Brexit? 'Balderdash'

Monday, 18 February 2019

Brigg Monitor Farm host Colin Chappell reports from the 2018 Monitor Farm conference

A stronger word was used, but thus started a breakout session of the Monitor Farm Conference 2018. For those that have never been, it is an annual meeting of Monitor Farmers past and present, their steering groups and guest speakers. So why should anyone go? Well, the words ‘truly inspirational’ or ‘thoughtprovoking’ spring to mind. Normally during any conference, there are times when the brain wanders, and especially an hour or so post-lunchyou feel drowsy. I can honestly say that has never happened to me during my two annual visits.

This year’s theme was resilience: personal, business, environmental and technical. So, for me, Heather Wildman’s aforementioned comment struck home large. There is always a ‘Brexit’ approaching somewhere in your life. By having Mother Nature as our chief business partner, we have to have the ability to build a sustainable environment around us in all its forms. Keep it simple, use the basics and pay attention to detail. If you can measure something, you can then manage it. Be it personally by taking control of your own destiny, the approach of ‘I’ not ‘we’ and therefore reinvesting in yourselfto then embolden those around you.

Using benchmarking and integrated pest management (IPM) factors that allow you to monitor and diagnose issues before they get too large will allow you to make decisions that may have at firstappeared difficult. However, make those findings realistic and achievable but, more importantly, give them a timeline, or you will find they will inevitably drift. At the conference we were lucky enough to listen to people who worked outside agriculture and therefore had a different sense of perspective. Be it a former military officer in Iraq or Bear Grylls’ right-hand man, they both gave us an insight into resilience: by focusing on an end goal and being prepared to adapt your strategy, as you will inevitably have to, you can move to a more satisfactory conclusion.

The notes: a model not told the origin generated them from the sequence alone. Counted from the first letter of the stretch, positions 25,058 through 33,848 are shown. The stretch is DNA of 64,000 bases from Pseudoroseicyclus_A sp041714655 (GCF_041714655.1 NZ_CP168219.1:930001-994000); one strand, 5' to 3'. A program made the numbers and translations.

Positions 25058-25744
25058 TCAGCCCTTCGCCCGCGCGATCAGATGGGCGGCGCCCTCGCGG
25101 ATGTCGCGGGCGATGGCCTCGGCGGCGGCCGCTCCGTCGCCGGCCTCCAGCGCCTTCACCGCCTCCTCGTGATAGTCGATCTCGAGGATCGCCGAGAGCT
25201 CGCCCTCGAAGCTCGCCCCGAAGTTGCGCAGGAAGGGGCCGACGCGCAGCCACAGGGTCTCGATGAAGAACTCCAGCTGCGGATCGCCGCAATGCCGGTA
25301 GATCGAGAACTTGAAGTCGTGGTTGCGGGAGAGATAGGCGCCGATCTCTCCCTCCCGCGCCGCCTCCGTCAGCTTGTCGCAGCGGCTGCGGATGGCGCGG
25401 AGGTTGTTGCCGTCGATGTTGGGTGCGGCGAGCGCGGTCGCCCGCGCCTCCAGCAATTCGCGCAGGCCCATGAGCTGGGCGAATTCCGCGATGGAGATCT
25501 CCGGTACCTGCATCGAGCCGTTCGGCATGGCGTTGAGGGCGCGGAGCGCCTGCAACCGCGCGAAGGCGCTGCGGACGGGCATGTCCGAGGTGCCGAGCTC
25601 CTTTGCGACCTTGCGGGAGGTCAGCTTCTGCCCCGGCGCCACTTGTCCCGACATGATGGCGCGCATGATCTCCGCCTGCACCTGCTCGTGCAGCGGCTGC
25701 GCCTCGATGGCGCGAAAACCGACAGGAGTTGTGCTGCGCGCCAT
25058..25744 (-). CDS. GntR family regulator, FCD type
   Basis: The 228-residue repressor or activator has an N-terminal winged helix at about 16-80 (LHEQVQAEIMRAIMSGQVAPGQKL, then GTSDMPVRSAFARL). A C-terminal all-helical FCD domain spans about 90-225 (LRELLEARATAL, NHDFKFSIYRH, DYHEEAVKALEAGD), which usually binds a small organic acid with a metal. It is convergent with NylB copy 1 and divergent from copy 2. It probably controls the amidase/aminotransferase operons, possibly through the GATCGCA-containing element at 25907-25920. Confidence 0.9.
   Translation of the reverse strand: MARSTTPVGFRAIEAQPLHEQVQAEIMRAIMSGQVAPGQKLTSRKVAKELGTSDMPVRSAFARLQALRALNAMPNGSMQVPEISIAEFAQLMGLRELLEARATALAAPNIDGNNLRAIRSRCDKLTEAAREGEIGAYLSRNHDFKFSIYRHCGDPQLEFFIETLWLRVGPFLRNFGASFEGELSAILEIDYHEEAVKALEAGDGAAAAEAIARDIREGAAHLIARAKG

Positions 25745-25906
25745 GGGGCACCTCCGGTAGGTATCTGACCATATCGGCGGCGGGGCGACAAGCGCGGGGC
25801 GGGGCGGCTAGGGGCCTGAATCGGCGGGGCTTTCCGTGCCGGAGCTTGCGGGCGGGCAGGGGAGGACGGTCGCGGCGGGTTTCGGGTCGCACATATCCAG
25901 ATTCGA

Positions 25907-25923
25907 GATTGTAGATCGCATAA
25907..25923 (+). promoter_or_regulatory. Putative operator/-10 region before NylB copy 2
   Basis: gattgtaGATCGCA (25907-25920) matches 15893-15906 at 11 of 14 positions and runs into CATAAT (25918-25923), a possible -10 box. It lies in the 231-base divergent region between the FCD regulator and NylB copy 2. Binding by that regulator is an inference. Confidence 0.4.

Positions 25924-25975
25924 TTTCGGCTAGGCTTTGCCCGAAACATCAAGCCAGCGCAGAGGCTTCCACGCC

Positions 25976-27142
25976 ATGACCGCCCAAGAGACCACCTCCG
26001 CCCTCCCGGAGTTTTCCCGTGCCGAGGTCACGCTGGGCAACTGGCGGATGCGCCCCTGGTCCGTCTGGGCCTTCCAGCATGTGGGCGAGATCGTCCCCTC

From New Zealand, we learnt that knowledge exchange increased among farmers as subsidies disappeared and that yield and cost of production became king, not at any cost and not just around individual crops but on a whole farm approach. ‘Dr Food’ (Professor David Hughes) showed us how with changing world populations came a changing diet that could mean a different protein focus to the food we eat.

Finally, there was a dawning realisation that farming is becoming more knowledge-intensive and that IPM will become not just a necessity but a licence to operate, which will mean that we all see building resilience as an opportunity to run with. Motivation that comes from that will influence and inspire others, which will in turn lead to personal satisfaction.

This article is taken from Grain Outlook, spring 2019